February 7th, 2020
Midnight tonight is the deadline for submitting UK Budget representations. I didn’t even know that was ‘a thing’ – individuals can ‘contribute to the policy making process’. So I’ve done just that.
My submission will probably simply be deleted, as I think it’s supposed to be made in conjunction with figures for costings….. But I thought it was worth making these points anyway; and if you’d like to send an improved representation complete with figures, you have until midnight!
The next UK Budget is on March 11th – the more that gets discussed in the area of financing to save the climate and environment, the better, so please write to your MPs before then.
The following is my submission:
HELP for people on the road towards carbon neutrality. As Dame Gillian Guy of Citizens Advice has said, “People need to understand why these changes are needed, they will need help and support to make those changes.”
EDUCATION of the public, through public information ads (along the lines of the recent Brexit info…) – 2020 is the start of a decade of emergency measures to limit global emissions increase to 1.5 degrees.
MAJOR investment schemes to install air source and ground source heat pumps.
PROMOTION of the Smart Export Guarantee (or, ideally, restoration of the Feed in Tariff system), to recompense people who are generating green electricity for the National Grid.
LIFTING of ban on new onshore wind farms, to help produce more green electricity – meeting the increased demand that should arise from electric vehicles and proposed new heating systems.
TRAINING for more scientists, technicians, engineers and mathematicians – meeting the need for 120,000 people to fill green energy roles by 2030, as highlighted by the National Grid recently.
FUNDING for the significant forthcoming UN COP26 meeting in the UK – the UK has ‘one shot’ to secure a global climate deal.
On the subject of that meeting, it’s looking very worrying. Boris Johnson has held a meeting with prominent British figures from climate science, business and economics to launch the UK’s strategy for the conference.
But he has no-one to lead the actual conference – he’s sacked Claire O’Neill who had made good progress in preparations. Apparently, our prime minister told her he doesn’t ‘get’ climate change. I’ve written to Carrie Symonds (his partner, an environmentalist, supposedly…) and Chris Stark (Committee on Climate Change CEO), asking them to help educate him on the subject!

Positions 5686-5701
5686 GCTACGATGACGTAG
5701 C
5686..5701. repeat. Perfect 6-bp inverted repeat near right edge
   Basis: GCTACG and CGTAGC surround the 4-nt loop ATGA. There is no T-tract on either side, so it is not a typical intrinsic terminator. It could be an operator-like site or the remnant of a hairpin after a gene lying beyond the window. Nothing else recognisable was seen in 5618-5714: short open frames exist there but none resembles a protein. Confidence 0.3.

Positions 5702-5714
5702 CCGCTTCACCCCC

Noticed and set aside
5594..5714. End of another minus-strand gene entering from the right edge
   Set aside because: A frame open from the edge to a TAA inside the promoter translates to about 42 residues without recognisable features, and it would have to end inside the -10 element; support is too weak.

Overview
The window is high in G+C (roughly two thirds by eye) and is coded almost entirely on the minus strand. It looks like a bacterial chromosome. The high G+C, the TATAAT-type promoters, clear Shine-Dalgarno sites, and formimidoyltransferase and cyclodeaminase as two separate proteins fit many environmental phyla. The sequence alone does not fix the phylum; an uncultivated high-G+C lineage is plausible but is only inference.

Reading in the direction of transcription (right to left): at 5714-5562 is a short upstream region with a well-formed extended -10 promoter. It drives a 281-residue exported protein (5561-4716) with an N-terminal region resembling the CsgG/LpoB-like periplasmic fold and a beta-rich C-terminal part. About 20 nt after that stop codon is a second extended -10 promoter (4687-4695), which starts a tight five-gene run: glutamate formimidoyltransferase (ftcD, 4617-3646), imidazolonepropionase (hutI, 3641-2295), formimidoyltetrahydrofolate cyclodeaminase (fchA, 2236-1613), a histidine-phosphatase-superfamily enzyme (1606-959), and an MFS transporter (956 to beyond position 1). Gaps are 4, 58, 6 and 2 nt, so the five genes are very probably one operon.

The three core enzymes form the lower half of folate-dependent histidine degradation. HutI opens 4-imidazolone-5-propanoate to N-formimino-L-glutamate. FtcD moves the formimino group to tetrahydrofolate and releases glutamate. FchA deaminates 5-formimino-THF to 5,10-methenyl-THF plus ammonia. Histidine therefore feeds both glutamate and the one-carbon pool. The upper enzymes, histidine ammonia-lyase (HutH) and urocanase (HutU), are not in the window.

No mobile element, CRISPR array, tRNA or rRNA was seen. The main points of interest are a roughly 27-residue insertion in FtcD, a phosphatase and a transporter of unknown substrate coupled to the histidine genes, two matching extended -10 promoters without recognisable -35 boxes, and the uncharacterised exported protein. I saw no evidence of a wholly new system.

The November talks are widely seen as the last realistic chance for countries to pledge the stiff cuts needed in greenhouse gases to stave off climate breakdown.
Our government, in its short-sighted politics-obsessed ‘wisdom’, is putting post-Brexit trade deals above a global climate settlement.
A stark example of this hugely damaging conflict of interest was the UK-Africa summit recently – 90% of the energy deals done at the summit were on oil and gas, with climate change concerns (a pledge to end UK funding of coal-fired power plants in Africa) being used as ‘greenwashing veneer’.
Still in the international arena, and more optimistically, Barclays is facing a fresh revolt from the UK’s most powerful investor group amid mounting concerns over its role as the biggest European financier of fossil fuel companies.
The Investor Forum is pressing Barclays to adopt stricter policies on the climate crisis before the bank’s annual shareholder meeting in May. Other European financial giants have higher standards – Axa, back in 2017, said it was divesting from 25 tar sands companies (particularly polluting as they require large amounts of energy to extract) as well as the three large pipelines needed to deliver their oil to market. BNP Paribas, one of the biggest banks in France, has also pledged to stop financing companies whose main activity is extracting oil and gas from shale deposits or tar sands.
And, more optimism, Ofgem’s (Britain’s energy regulator) incoming chief executive Jonathan Brearley has said it will change how it governs the industry in order to help meet the government’s climate targets. It aims to help get 10 million electric vehicles on our roads by 2030 and support a fourfold increase in offshore wind generation, while protecting homes from rising energy bills. The nine-point manifesto also includes plans to support low-carbon home heating and tariffs that encourage homes to help balance the energy system. Mr Brearley said: “We are taking an approach that our role protecting consumers includes achieving net zero emissions.” Let’s hope people hear about all this, and more, in the March Budget…..
On a local level, Bristol has experienced the worst flooding for years – the Avon has burst its banks at the Cumberland Basin (picture above). And another storm is due this weekend.
And a group of young people in Bath are currently staging a production of Antigone – although it’s an ancient Greek play, it feels painfully relevant. As the young director Kate Pasco says, “It’s about civil disobedience and challenging authority, standing up for what you think is right, no matter the cost…” Natural justice is championed, over the judgement of the king (for which read, greedy corporations..). At the very end of this production, a member of the chorus is about to speak when the stage suddenly goes dark – a sign that we ‘ordinary people’ are ultimately voiceless….? I hope these young people actually see their future in a better light.
Next Friday (February 14th) the UK Student Climate Network is organising more ‘Fridays for Future’ action – Valentine’s Day, loving our Earth….
Look on their website for locations (nearest to here are Bristol, Stroud and Worcester).